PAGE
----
Sen. David Vitter (R-LA) wants to end tax credits for solar panels and further cut away government regulations on oil production.
The Louisiana Republican has taken nearly $1 million in financial support from the oil and gas industry, including Koch Industries and Cheniere Energy, during his political career, reported Think Progress.
Solar power represents a growing threat to oil producers, and both the Edison Institute and the Koch-funded Americans For Prosperity have run television ads in various states warning of drastic rate increases for utilities over renewable energy fears.
They even convinced Oklahoma lawmakers to allow utility companies to slap customers with extra fees if they install solar panels or wind panels on their homes.
Vitter identified tax credits encouraging homeowners to install solar panels as an obvious target for budget-cutting.
“We have some tax credits that are really giveaways and spending items by another name — for instance, the solar tax credit,” Vitter said last week on a Louisiana sports talk radio program. “That’s a check from the taxpayers for folks to buy solar panels. It’s really a spending program and it’s a big check. I don’t think the state taxpayer should be in the business of buying folks solar panels, mostly folks who are perfectly well off.”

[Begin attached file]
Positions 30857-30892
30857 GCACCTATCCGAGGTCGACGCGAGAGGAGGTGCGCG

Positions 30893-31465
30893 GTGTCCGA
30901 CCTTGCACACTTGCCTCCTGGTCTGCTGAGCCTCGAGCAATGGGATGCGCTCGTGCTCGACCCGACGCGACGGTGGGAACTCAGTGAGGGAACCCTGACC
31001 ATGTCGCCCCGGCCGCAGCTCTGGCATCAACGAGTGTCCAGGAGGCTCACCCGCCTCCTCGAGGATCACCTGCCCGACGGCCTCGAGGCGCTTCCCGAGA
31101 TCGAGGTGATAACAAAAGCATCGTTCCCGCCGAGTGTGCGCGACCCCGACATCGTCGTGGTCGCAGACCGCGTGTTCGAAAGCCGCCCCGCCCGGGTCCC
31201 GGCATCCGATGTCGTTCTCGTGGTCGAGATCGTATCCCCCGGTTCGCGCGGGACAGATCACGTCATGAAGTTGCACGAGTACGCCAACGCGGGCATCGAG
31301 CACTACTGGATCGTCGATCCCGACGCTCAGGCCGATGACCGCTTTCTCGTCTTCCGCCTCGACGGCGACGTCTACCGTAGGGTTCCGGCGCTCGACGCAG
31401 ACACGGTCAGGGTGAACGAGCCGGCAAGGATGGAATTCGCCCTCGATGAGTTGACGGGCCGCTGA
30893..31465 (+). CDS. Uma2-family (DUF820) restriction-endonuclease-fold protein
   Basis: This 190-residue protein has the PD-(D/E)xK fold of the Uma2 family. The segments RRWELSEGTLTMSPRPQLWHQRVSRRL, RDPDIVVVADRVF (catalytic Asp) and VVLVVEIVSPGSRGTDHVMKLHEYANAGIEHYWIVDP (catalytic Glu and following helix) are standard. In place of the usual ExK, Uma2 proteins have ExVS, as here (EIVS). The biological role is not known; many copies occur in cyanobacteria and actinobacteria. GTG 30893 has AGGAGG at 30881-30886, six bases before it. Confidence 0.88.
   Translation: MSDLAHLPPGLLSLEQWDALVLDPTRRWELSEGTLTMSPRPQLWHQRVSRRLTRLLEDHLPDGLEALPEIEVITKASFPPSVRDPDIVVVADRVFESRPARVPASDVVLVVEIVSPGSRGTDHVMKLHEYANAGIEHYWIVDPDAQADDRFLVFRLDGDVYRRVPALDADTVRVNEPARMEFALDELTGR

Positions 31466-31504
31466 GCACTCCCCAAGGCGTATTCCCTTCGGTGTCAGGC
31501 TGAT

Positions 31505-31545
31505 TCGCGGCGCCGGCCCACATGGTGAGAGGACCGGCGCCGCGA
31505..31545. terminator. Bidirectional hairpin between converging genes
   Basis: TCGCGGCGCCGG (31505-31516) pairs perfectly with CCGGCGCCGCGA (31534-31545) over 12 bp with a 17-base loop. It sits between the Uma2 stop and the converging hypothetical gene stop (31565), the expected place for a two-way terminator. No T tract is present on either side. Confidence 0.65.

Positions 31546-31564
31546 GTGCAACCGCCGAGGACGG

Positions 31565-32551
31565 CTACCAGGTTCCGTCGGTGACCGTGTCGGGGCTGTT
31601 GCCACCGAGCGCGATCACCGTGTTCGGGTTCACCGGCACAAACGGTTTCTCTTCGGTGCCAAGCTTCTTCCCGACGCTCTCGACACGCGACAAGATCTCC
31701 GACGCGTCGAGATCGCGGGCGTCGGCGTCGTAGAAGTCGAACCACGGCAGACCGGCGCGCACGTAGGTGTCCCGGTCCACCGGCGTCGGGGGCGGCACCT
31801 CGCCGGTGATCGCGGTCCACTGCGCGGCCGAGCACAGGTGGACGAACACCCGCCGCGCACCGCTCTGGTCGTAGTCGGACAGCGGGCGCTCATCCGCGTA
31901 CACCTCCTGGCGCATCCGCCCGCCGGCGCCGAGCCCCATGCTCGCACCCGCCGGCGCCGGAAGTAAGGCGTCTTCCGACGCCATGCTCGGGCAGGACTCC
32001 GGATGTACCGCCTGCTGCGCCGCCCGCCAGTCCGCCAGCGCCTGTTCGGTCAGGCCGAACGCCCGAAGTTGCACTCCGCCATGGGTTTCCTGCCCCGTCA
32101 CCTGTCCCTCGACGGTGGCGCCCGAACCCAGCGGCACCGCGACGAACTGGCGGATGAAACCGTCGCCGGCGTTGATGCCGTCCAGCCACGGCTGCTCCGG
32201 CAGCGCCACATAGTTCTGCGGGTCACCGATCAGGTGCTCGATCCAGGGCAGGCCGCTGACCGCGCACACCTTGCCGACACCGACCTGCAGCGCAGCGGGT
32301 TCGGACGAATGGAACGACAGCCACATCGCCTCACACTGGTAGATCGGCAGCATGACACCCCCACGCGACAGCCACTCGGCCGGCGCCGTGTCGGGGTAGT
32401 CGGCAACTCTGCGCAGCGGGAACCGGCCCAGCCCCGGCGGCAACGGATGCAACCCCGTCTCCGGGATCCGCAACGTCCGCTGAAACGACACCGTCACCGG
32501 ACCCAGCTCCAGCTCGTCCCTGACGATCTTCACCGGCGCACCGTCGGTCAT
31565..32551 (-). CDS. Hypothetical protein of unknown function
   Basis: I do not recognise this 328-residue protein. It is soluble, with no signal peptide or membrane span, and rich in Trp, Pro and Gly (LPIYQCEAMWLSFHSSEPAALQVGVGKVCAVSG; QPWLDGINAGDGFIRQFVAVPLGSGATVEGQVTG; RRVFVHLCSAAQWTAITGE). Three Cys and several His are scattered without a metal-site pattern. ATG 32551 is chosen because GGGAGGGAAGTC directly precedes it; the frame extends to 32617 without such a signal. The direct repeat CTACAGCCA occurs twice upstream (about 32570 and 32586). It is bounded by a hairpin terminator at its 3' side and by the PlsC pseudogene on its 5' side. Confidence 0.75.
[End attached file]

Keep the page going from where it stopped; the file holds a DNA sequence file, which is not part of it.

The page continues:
Think Progress pointed out that $1 goes toward the solar industry in Louisiana for every $14 in taxpayer subsidies that goes to oil and gas companies.
Vitter, who was endorsed in his GOP gubernatorial race by the Louisiana Oil and Gas Political Action Committee, has not called for cuts in oil and gas subsidies.
If anything, he wants those industries to be freed from most federal regulations protecting environmental and worker safety.
“We need to get the federal government out of the way,” Vitter said at an industry event earlier this year. “We still have too many attacks against good job producers.”
State lawmakers have handed out about $147 million in solar tax credits since 2009, and state lawmakers have already passed legislation to end those tax credits over the next two years.
The oil and gas industry, on the other hand, has raked in more than $2.4 billion from Louisiana taxpayers since 2008.